WASHINGTON – It’s all but impossible to glean from the political rhetoric, but government borrowing will grow by trillions of dollars over the next decade if the budget backed by House Republicans translates into law.

And by a few trillion more if President Obama gets his way.

Call it the unpleasant truth behind a political struggle over raising the debt limit that is expected to intensify as lawmakers return from a two-week break.

While polls show voters angry over the debt, and politicians support a goal of paying it down, the two principal deficit-reduction plans would merely restrain its growth for the next decade — the Republicans’ significantly more so than the president’s.

To do otherwise, Congress “would have to enact policies that would produce a surplus,” with money left over to begin retiring debt, said Robert Bixby, executive director of the anti-deficit Concord Coalition.

The last government surplus was in 2001. For one to occur in the future would require “Republican spending policies and Democratic tax policies,” Bixby said, referring to GOP calls for deep program cuts, and Obama’s support for higher taxes. “Right now the two parties haven’t been able to agree on those kinds of changes.”

The increase in debt woven into their budgets is not a fact that Obama, Rep. Paul Ryan, R-Wis., chairman of the House Budget Committee, or any other official chooses to trumpet. The president and most lawmakers generally avoid saying directly that government debt will rise if their budget prevails — although they are careful not to claim it won’t, either. Instead, they use similar, vaguely reassuring terms.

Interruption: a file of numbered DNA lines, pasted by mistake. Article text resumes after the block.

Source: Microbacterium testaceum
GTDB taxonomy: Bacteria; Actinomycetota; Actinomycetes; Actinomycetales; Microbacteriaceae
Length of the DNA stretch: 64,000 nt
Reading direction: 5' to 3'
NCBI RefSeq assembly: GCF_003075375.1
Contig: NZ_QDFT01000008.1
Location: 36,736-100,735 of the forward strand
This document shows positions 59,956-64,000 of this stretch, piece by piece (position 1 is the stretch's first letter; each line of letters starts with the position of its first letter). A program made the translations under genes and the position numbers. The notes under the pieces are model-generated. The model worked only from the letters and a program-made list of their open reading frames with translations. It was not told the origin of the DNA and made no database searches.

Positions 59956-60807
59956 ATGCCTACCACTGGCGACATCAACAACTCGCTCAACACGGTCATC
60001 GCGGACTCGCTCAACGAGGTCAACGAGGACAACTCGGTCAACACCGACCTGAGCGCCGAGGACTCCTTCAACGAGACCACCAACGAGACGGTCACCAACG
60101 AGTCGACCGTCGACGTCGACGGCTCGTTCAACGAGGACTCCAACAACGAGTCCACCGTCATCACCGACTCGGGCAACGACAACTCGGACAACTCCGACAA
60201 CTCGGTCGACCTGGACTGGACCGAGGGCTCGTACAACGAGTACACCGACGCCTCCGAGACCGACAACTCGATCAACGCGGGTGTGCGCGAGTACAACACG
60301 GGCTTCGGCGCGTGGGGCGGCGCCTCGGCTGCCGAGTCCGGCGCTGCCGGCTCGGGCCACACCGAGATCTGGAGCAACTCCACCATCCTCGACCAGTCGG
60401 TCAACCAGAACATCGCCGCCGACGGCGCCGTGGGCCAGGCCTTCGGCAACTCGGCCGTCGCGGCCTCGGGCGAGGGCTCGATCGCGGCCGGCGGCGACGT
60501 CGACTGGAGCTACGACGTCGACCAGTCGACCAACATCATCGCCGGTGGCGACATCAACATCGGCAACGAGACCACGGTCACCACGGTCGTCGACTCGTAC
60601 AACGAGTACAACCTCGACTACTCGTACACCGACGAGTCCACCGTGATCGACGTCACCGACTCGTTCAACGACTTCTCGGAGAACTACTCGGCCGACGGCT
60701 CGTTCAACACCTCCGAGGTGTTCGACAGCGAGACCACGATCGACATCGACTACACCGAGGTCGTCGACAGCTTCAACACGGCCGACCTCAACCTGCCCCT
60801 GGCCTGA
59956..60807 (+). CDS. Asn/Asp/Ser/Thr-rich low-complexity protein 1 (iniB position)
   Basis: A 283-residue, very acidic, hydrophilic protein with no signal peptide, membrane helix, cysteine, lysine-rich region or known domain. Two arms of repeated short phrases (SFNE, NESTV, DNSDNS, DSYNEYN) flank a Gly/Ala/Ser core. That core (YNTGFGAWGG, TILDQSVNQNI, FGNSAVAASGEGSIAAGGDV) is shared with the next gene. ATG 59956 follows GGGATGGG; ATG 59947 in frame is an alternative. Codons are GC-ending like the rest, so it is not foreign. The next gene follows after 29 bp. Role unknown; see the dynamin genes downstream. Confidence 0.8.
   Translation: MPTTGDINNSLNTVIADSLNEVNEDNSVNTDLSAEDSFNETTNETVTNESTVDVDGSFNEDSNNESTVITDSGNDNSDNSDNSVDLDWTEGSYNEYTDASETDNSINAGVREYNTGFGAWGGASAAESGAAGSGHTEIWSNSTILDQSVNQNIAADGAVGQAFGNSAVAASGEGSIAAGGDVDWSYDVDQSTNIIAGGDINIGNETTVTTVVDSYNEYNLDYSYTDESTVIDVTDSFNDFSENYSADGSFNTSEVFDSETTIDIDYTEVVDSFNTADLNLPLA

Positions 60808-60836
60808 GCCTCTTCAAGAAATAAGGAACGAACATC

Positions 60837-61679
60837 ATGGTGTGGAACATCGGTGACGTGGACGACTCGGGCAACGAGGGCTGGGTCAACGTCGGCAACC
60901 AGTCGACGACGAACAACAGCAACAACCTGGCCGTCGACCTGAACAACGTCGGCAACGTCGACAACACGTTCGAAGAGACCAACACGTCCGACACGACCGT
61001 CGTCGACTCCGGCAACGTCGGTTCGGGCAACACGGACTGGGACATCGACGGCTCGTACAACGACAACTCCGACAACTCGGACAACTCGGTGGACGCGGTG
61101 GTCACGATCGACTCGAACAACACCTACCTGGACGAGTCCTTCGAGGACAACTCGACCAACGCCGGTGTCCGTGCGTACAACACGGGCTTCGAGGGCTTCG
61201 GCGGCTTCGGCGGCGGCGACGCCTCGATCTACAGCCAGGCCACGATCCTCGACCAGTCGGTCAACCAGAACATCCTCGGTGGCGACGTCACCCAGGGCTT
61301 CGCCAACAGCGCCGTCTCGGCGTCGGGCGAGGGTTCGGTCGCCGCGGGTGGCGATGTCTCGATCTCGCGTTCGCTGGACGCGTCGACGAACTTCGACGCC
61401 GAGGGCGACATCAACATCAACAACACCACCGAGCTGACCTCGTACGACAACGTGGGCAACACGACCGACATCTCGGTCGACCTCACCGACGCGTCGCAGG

“We have to live within our means, reduce our deficit and get back on a path that will allow us to pay down our debt,” Obama said last month as he called for $4 trillion in deficit reductions over the next dozen years. Unlike the Republicans, he favors about $1 trillion in tax increases, in addition to allowing Bush-era tax cuts on upper-income households to expire.

Administration officials say they have no estimates of the impact the president’s new proposals would have on the future size of the government’s debt, which now stands at nearly $14.3 trillion. The president’s original budget for 2012 would leave debt at $27.6 trillion at the end of the decade, according to the Congressional Budget Office.